The 21-year-old politely answered the judge’s questions in a final status conference, what is expected to be his last pretrial hearing before jury selection in his case begins in January. However, today a lawyer for Tsarnaev told the court the defense plans to file a motion to delay the trial.
Tsarnaev has pleaded not guilty to a litany of charges connected to twin explosions that ripped through the finish line of the 2013 Boston Marathon, killing three, including an eight-year-old boy, and injuring more than 260 others.
Investigators say that he and his older brother, Tamerlan Tsarnaev, planted the bombs and followed the horrific attack up with a series of other crimes. Four days after the explosions, investigators say, the Tsarnaevs murdered MIT Police Officer Sean Collier, carjacked a Mercedes SUV driver, and led police on a high-speed chase in Watertown where a bomb and bullet battle erupted in the street. Tamerlan was killed in the firefight.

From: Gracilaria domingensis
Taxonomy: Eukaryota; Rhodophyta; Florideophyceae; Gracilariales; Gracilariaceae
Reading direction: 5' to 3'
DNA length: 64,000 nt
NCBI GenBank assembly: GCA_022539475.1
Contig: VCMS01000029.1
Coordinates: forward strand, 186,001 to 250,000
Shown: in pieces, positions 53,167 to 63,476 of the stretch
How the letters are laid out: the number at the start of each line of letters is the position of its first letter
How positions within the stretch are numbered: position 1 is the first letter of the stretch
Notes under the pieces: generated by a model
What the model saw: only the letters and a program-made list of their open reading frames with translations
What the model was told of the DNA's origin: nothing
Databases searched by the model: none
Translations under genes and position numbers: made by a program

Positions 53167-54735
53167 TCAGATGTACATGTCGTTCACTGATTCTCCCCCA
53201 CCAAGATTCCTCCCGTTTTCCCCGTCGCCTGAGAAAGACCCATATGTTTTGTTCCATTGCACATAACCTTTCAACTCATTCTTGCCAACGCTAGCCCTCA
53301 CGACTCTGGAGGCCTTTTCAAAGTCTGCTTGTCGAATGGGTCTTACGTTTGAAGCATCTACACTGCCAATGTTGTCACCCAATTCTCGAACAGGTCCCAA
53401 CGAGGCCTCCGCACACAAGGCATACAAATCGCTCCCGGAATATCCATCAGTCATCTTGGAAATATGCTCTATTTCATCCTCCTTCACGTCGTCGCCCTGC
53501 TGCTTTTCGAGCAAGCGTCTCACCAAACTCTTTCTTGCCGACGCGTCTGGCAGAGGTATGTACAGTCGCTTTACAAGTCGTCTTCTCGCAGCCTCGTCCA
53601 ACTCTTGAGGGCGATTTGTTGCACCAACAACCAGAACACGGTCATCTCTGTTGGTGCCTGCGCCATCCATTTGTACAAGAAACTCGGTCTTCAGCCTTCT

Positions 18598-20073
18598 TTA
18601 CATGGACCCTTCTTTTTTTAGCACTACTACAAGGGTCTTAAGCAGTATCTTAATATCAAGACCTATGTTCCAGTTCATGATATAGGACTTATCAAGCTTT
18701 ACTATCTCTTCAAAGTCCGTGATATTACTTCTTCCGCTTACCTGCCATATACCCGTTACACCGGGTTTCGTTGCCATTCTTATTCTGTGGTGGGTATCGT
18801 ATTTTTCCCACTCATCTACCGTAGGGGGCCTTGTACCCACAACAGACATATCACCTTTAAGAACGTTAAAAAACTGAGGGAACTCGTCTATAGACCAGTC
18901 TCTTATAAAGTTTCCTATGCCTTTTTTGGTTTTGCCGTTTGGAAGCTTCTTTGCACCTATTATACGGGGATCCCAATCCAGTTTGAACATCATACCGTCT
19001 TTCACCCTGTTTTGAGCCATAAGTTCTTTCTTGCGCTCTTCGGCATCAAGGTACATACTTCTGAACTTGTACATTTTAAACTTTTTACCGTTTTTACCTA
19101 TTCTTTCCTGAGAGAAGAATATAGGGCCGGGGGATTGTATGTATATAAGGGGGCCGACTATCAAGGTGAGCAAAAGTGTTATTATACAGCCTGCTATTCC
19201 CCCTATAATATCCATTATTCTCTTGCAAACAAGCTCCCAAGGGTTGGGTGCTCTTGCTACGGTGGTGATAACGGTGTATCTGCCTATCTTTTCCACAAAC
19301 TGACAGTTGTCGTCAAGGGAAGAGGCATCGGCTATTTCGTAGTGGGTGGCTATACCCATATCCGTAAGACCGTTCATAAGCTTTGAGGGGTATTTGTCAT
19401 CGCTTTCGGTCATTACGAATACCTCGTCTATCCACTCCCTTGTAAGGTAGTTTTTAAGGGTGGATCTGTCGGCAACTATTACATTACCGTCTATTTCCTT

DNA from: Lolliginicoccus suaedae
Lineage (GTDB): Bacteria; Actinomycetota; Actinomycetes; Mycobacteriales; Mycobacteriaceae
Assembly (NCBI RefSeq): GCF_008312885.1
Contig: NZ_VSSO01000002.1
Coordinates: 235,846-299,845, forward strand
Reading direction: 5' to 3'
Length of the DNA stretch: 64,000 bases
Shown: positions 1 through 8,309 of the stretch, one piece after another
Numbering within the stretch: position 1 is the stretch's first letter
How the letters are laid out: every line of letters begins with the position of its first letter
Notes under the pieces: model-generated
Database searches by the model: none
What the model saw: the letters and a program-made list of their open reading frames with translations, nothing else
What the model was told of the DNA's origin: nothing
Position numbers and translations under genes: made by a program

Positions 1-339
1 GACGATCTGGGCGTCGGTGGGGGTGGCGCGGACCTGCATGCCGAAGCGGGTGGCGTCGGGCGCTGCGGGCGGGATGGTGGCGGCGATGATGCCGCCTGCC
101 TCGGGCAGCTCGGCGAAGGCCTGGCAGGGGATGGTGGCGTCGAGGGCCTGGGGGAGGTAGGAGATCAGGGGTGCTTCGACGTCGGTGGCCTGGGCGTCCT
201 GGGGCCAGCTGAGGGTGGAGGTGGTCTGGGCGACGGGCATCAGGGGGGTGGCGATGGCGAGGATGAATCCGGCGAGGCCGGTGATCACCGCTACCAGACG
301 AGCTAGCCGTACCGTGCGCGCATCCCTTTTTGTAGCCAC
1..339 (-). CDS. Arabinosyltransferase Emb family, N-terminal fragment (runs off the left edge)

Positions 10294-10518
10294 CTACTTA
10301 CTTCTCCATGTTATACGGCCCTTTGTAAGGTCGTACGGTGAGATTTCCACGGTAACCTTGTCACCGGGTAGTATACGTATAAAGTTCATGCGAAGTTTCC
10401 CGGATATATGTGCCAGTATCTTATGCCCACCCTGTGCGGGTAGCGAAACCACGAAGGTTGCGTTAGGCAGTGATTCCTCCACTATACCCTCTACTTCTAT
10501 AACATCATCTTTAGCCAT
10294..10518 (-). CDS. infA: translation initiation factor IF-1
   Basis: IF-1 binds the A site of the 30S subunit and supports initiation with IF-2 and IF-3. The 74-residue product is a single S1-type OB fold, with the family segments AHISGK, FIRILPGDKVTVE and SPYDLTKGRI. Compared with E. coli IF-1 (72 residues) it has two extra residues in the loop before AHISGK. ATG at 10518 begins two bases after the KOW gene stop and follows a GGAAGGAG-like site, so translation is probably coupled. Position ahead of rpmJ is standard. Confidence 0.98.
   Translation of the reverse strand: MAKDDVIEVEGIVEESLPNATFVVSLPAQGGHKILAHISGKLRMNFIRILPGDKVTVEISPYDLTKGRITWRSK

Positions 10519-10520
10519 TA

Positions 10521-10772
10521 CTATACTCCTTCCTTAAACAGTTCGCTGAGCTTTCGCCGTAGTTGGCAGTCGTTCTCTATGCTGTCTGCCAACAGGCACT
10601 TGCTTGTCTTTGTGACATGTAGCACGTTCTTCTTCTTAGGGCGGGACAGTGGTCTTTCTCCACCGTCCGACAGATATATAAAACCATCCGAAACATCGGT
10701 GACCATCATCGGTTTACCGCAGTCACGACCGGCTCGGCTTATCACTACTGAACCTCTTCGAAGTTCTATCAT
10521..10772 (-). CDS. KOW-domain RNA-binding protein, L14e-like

Dzhokhar fled the scene and hid for more than 16 hours until his capture on a dry-docked boat, where he appeared to explain his motive for the crime with a note written inside, according to prosecutors.
“We Muslims are one body. You hurt one of us you hurt us all," read part of a note allegedly written by Tsarnaev on the wall of the boat amid bullet holes. “Know you are fighting men who look into the barrel your gun and see heaven.”
Court documents filed in March gave a potential hint of at least part of the defense strategy Tsarnaev’s legal team could use: saying Dzhokhar Tsarnaev was under the control of his older brother – “an all-powerful force who could not be ignored or disobeyed.”
Michele McPhee is a freelance reporter and frequent ABC News contributor based in Boston.